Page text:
Ashgate Publishing has published Law, Religious Freedoms and Education in Europe (February 2012) edited by Myriam Hunter-Henin (University College London – Faculty of Laws). The publisher’s description follows.
This collection considers how contemporary cultural and religious diversity challenges and redefines national constitutional and legal frameworks and concepts, within the context of education. It offers a critical reflection on the extent and meanings given to religious freedom in education across Europe. The contributions deal primarily with Western Europe although the book also includes a study of the US vibrant debates on Creationism.
This volume considers issues such as religious expression, faith schooling and worship in schools, in a multidisciplinary and comparative approach. The book first examines key concepts, before presenting national models of religion and education in Europe and analyzing case studies relating to religious symbols worn at school and to the teaching of religious education. Read more
Next month, Oxford University Press will publish Narratives of Islamic Legal Theory (OUP March 2012) by Rumee Ahmed (University of British Columbia). The publisher’s description follows.
In the critical period when Islamic law first developed, a new breed of jurists developed a genre of legal theory treatises to explore how the fundamental moral teachings of Islam might operate as a legal system. Seemingly rhetorical and formulaic, these manuals have long been overlooked for the insight they offer into the early formation of Islamic conceptions of law and its role in social life.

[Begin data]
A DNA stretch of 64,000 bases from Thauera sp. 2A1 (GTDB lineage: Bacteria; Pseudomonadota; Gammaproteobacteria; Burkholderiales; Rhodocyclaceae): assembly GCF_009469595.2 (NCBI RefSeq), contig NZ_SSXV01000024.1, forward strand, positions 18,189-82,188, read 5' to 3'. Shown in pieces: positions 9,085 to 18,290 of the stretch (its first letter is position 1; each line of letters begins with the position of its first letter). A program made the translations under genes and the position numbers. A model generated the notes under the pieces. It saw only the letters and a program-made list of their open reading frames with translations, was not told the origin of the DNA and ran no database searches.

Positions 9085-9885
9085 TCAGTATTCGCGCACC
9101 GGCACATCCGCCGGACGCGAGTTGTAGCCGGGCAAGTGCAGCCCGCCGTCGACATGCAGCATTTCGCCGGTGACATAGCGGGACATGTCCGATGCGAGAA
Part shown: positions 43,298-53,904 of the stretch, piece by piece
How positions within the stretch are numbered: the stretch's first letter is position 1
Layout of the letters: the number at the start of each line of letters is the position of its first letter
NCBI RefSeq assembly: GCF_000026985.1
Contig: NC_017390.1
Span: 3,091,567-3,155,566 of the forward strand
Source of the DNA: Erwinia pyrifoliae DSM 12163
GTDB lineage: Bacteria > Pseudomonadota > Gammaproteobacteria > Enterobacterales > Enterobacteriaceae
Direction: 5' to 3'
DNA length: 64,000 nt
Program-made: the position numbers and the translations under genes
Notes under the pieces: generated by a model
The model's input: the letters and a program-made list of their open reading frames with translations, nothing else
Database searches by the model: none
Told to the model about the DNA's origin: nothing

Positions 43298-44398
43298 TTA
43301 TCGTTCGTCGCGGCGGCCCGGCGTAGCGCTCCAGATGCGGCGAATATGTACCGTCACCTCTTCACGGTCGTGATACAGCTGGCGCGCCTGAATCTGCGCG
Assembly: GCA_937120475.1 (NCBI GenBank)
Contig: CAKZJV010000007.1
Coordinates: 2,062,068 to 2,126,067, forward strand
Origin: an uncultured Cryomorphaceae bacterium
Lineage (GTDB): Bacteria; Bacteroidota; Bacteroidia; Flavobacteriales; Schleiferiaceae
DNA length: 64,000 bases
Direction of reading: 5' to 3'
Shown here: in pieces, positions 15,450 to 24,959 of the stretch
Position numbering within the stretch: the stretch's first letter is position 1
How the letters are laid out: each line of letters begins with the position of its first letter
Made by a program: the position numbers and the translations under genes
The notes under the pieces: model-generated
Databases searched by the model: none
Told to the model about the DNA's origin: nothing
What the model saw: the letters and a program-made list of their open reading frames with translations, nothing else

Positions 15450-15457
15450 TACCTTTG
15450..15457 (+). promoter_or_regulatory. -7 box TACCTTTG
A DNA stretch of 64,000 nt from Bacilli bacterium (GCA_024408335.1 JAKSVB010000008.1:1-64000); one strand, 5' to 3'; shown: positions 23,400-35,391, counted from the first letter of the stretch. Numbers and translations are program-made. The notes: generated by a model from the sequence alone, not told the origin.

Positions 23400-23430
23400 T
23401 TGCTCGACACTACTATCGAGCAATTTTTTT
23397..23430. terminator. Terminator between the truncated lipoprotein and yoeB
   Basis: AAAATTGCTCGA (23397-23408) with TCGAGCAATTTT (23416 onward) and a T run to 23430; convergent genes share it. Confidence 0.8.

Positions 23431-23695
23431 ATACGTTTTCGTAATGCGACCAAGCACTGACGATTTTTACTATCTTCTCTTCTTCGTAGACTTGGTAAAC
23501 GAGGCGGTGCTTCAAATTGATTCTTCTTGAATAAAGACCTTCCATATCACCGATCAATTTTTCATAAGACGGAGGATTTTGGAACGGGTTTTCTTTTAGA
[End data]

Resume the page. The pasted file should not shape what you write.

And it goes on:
In this book, Rumee Ahmed shatters the prevailing misconceptions of the purpose and form of the Islamic legal treatise. Ahmed describes how Muslim jurists used the genre of legal theory to argue for individualized, highly creative narratives about the application of Islamic law while demonstrating loyalty to inherited principles and general prohibitions. These narratives are revealed through careful attention to the nuanced way in which legal theorists defined terms and concepts particular to the legal theory genre, and developed pictures of multiple worlds in which Islamic law should ideally function. Ahmed takes the reader into the logic of Islamic legal theory to uncover diverse conceptions of law and legal application in the Islamic tradition, clarifying and making accessible the sometimes obscure legal theories of central figures in the history of Islamic law. The book offers important insights about the ways in which legal philosophy and theology mutually influenced premodern jurists as they formulated their respective visions of law, ethics, and theology. Read more
Ahmet T. Kuru (San Diego State University) and Alfred Stepan (Columbia University) have edited Democracy, Islam, and Secularism in Turkey (Columbia University Press, February 2012). The publisher’s description follows.
While Turkey has grown as a world power, promoting the image of a progressive and stable nation, several choices in policy have strained its relationship with the East and the West. Providing historical, social, and religious context for this behavior, the essays in Democracy, Islam, and Secularism in Turkey examine issues relevant to Turkish debates and global concerns, from the state’s position on religion to its involvement with the European Union. Read more
The Herbert and Elinor Nootbaar Institute on Law, Religion and Ethics is hosting a conference entitled, “The Competing Claims of Law and Religion: Who Should Influence Whom?” this weekend at Pepperdine School of Law. The Conference begins today and continue through Saturday. On Friday, Marc DeGirolami will be presenting a talk entitled, “The Method of Tragedy and History Applied.” On Saturday, Mark Movsesian will be presenting his talk, “Crosses and Culture: Public Religious Symbols in the U.S. and Europe.” Both Marc and Mark will be liveblogging from the conference throughout the weekend.